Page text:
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Separation Anxiety Disorder


Josephine Elia

, MD, Nemours/A.I. duPont Hospital for Children

Reviewed/Revised May 2023

Separation anxiety disorder involves persistent, intense anxiety about being away from home or being separated from people to whom a child is attached, usually a parent.

  • Most children feel some separation anxiety but usually grow out of it.

  • Children with separation anxiety disorder often cry and plead with the person who is leaving and, after the person leaves, think only about being reunited.

  • Doctors base the diagnosis on symptoms and their intensity and duration.

  • Behavioral therapy is usually effective, and individual and family psychotherapy may help.

  • Treatment aims to enable children to return to school as soon as possible.

Some degree of separation anxiety Separation anxiety As infants develop intellectually and emotionally, they quickly learn to recognize and become attached to their parents or primary caregivers. As this bond strengthens, infants often become... read more is normal and occurs in almost all children, especially in very young children. Children feel it when a person to whom they are attached leaves. That person is usually the mother, but it can be either parent or another caregiver. The anxiety typically stops as children learn that the person will return. In separation anxiety disorder, the anxiety is much more intense and goes beyond that expected for the child’s age and developmental level. Separation anxiety disorder commonly occurs in younger children and is rare after puberty.

Some life stress, such as the death of a relative, friend, or pet or a geographic move or a change in schools, may trigger separation anxiety disorder. Also, people can inherit a tendency to feel anxiety.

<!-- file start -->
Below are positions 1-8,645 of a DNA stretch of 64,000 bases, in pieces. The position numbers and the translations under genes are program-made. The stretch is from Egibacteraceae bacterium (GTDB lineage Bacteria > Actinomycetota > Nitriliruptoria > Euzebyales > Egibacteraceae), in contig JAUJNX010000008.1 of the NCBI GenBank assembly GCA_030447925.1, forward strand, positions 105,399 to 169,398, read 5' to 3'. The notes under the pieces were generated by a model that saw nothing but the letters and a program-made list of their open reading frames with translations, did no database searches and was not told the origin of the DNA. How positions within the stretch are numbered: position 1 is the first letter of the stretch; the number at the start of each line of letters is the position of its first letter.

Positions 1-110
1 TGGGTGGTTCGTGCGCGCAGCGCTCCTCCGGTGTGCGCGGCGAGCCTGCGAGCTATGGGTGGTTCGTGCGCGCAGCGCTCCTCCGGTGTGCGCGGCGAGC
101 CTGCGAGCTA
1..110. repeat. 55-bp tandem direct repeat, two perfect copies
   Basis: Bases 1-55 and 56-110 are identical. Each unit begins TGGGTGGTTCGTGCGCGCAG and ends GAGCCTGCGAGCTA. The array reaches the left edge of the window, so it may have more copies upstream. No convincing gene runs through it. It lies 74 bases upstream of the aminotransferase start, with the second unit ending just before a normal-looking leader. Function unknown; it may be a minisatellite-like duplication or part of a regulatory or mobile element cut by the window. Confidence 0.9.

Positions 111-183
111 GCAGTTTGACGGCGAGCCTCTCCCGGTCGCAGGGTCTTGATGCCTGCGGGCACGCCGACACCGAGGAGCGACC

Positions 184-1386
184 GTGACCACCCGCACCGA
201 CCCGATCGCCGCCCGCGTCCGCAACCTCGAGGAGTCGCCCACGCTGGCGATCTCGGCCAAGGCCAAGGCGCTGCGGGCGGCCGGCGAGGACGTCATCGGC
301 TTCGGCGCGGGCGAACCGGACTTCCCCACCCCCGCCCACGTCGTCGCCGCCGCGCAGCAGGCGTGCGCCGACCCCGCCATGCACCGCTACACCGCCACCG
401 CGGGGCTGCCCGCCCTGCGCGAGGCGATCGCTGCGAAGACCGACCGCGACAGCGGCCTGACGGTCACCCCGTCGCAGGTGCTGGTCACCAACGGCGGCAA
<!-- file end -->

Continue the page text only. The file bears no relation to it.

Symptoms of Separation Anxiety Disorder

Children with separation anxiety disorder experience great distress when separated from home or from people to whom they are attached. Dramatic scenes commonly occur during goodbyes. Goodbye scenes are typically painful for both parent and child. Children often wail and plead with such desperation that the parent cannot leave, prolonging the scene and making separation even more difficult. If the parent is also anxious, children become more anxious, creating a vicious circle.

After the parent has left, children fixate on being reunited. They often need to know where the parent is and are preoccupied with fears that something terrible will happen to them or to their parent. Some children have persistent, excessive worries that they will lose the parent through kidnapping, illness, or death.

Traveling by themselves makes these children uncomfortable, and they may refuse to attend school or camp or to visit or sleep at friends’ homes. Some children cannot stay alone in a room, clinging to a parent or shadowing the parent around the house.

Difficulty at bedtime is common. Children with separation anxiety disorder may insist that a parent or caregiver stay in the room until they fall asleep. Nightmares may disclose the children’s fears, such as destruction of the family through fire or another catastrophe.

Children often develop physical symptoms, such as headaches or stomachaches.

Children usually appear normal when a parent is present. As a result, the problem may seem less severe than it is.

The longer the disorder lasts, the more severe it is.

Diagnosis of Separation Anxiety Disorder

  • A visit with a doctor or behavioral health specialist

Doctors diagnose separation anxiety disorder based on a description of the child’s past behavior and sometimes on observation of goodbye scenes. The disorder is diagnosed only if symptoms last at least a month and cause substantial distress or greatly impair functioning.

Treatment of Separation Anxiety Disorder

  • Behavioral therapy

Behavioral therapy Psychotherapy Extraordinary advances have been made in the treatment of mental illness. As a result, many mental health disorders can now be treated nearly as successfully as physical disorders. Most treatment... read more is used to treat separation anxiety disorder. It involves teaching parents and caregivers to keep the goodbye scenes as short as possible and coaching them to react to protestations matter-of-factly. Individual and family psychotherapy is also useful.

Enabling children to return to school is an immediate goal. It requires doctors, parents, and school personnel to work as a team. Helping children form an attachment to one of the adults in the preschool or school may help.

Children are prone to relapses after holidays and breaks from school. Thus, parents are often advised to plan regular separations during these periods to help children remain accustomed to being away from them.

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